1. Procopius

      I understand Franklin Delano Roosevelt had two pictures from the time he was Assistant Secretary of the Navy (World War I). They were of a valley in China. One was a painting from the 16th Century, showing the valley as it was then, forested, lovely streams, animals roaming freely. The second was of the same valley in the last decade of the 19th Century, showing it as it is now, after centuries of clear cutting and mining. Similar to the descriptions of Gehenna. He used to show the pictures when he was giving speeches on what was then called “conservation,” between the wars. It was important to him, as it was to his cousin Theodore. As far as I know the pictures are lost, as they have been forgotten.

  17. Summer

    RE” “Artificial intelligence and machine learning can be the backbones of a drug launch playbook” STAT

    Not if the “machines learned” that profit is the priority…

  18. Craig H.

    > The Real Lesson of Afghanistan Is That Regime Change Does Not Work

    Pretty sure it’s working just swell for the military vendors, their lobbyists, and their ventriloquist dummies in the Congress.

  19. smoker

    Re: California population growth slowest since 1900 as residents leave, immigration decelerates

    So very many issues left unsaid in that piece, and I don’t have the energy to address most of them. I will say this about this paragraph, (since I live in Santa Clara County)

    In Los Angeles County, the region saw overall outmigration even when counting the influx of immigrants. Orange, Santa Barbara, Santa Clara and San Diego counties also had negative net migration, even with gains from immigration.

    Decades long Santa Clara County [Silicon Valley] residents were disemboweled, many made homeless, by:

    • a lack of humane apartment rental policies;
    • vicious Race, Age, Class and Gender discrimination;
    • small, decades old businesses shutting down in droves due to: Amazon; malfeasant mayors and city council members wooing huge tech Campus Towns, and predatory commercial property owners.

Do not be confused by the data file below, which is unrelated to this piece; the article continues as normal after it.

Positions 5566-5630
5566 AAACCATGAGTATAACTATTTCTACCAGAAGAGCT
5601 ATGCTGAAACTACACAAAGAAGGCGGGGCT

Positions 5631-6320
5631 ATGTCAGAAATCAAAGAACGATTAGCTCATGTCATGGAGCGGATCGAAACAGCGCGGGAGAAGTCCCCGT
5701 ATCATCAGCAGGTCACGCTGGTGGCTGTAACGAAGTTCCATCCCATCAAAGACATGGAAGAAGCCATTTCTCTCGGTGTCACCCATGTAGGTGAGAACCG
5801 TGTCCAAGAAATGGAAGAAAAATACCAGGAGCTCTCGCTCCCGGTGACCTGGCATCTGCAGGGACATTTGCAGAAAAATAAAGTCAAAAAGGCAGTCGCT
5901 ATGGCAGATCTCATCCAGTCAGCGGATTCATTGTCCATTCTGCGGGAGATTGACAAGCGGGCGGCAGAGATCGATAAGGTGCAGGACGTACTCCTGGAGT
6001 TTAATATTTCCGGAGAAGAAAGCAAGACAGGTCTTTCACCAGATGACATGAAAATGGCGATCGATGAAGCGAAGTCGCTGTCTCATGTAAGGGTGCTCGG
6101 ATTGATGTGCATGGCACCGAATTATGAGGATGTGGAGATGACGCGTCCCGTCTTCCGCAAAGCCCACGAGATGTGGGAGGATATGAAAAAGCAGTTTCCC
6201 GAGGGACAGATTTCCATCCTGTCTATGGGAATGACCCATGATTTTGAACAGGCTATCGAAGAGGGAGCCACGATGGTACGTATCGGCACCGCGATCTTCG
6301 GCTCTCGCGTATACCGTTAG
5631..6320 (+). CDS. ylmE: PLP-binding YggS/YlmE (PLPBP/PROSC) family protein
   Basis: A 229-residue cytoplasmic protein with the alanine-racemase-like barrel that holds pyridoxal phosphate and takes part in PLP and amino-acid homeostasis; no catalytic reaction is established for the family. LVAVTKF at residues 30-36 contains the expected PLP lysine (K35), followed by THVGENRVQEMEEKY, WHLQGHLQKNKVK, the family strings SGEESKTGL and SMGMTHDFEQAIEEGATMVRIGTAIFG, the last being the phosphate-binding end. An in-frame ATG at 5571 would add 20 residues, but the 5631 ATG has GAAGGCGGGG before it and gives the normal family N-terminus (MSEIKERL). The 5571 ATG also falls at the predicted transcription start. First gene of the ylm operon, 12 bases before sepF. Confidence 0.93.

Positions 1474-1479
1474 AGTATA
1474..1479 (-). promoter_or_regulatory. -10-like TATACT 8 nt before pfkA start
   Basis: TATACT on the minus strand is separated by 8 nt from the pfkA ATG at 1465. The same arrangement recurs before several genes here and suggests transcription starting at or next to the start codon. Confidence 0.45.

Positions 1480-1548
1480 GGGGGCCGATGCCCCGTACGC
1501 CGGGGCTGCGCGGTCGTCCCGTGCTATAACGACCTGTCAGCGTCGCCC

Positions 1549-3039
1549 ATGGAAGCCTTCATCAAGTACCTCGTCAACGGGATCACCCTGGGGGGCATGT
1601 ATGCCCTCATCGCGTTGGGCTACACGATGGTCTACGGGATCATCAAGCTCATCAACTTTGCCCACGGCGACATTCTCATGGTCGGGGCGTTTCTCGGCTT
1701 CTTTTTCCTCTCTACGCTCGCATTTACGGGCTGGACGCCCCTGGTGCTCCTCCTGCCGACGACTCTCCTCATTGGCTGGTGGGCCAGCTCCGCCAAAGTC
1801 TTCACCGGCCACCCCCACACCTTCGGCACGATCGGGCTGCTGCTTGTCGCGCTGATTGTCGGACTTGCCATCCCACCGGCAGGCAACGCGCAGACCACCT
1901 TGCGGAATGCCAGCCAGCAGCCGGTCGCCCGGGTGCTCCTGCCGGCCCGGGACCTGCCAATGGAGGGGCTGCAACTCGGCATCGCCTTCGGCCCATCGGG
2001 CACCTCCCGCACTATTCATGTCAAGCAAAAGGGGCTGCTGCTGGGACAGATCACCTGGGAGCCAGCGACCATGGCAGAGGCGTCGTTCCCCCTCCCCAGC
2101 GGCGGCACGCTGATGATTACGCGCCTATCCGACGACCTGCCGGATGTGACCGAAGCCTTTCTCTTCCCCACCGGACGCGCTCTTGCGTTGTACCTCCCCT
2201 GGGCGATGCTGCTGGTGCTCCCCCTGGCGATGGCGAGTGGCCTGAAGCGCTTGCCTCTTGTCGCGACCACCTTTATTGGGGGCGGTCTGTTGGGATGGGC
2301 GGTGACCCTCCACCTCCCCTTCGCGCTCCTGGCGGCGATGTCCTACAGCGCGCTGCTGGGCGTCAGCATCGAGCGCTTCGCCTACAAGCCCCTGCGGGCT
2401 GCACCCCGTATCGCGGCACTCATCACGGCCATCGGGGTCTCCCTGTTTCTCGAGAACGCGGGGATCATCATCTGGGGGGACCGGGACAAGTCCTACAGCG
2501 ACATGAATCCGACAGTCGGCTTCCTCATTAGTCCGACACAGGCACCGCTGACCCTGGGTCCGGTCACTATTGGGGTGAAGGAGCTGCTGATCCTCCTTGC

• huge imports from Ivy League Schools and various State Department Visa programs, H1-Bs being a large factor. H1-Bs, and other foreign residents allowed to arrive as family members of wealthy foreign business owners on visas were a twofer for the wealthy Apartment Investors, since they now appear to make up the largest proportion of renters in many areas (renters which now are more populous than homeowners due to a vast amount of unaffordable and ugly Apartment Homes sprouting like mold spores) – since they can’t vote for sane housing policies.
    • Foreign money laundering in Housing stock.
    • Such blatantly regressive policies as a near 10% Sales Tax Rate, and Non Profit Business Leader Organizations™ wanting to push it close to 11%

    A few stats from this April 2019 piece, which excerpts a rather disingenuous, gaggable, and lacking report in many areas (e.g. re Minorities™, Unemployment Rates™, [Gaggable] Meritocracy™, Age Discrimination), though the report does acknowledge some severe problems, even when it doesn’t intend to, such as:

    The region created nearly 36,000 jobs in 2018, and more women and minorities continued to diversify both tech and government with their presence. In the tech industry alone, nearly 75 percent of women were foreign-born, while immigrants accounted for 38 percent of the valley’s overall population.

    No commentary was made as to how sickeningly low the rate of women and real ethnic minorities (black and hispanic) were in tech, and why female citizens were so unrepresented. For one, single females (and minorities) with educations generally cannot afford to rent in Silicon Valley any longer, which was indirectly alluded to, regarding females, in this paragraph:

    The income gap in Silicon Valley far exceeds any other region in the country. Adults with a bachelor’s degree or higher earn “an average of $88,000 more than those with less than a high school diploma.” Additionally, the gender pay gap is by far one of the most disparate in the country, where men with a bachelor’s degree or higher earn 43 percent more than women with the same level of education.


    The rampant Age Discrimination, affecting those even in their early thirties, was not discussed at all!

    At any rate, I’m positive, that the California population would have decreased far, far more, were those trapped here able to move anywhere and somehow rebuild their now destroyed lives; or feel at all comfortable with leaving trapped loved ones behind.

    1. Danny

      “The fact that the number of babies is going down is really worrisome….”
      That might be caused in part by the Bayer LifeScience Pesticide advertiser in the middle of the page. Every low income shopping center seems to have a fertility clinic, unheard of a generation ago, tracks nicely with introduction of untested GMOs into our food supply. GMOs and pesticides cause infertility.

      “sickeningly low the rate of women and real ethnic minorities (black and Hispanic) were in tech…” Hispanic, black, women’s studies and art degree in dance, do not translate into those jobs. I doubt that there are any black and Hispanic women with *advanced* computer science and math degrees who are unemployed in Silicon Valley.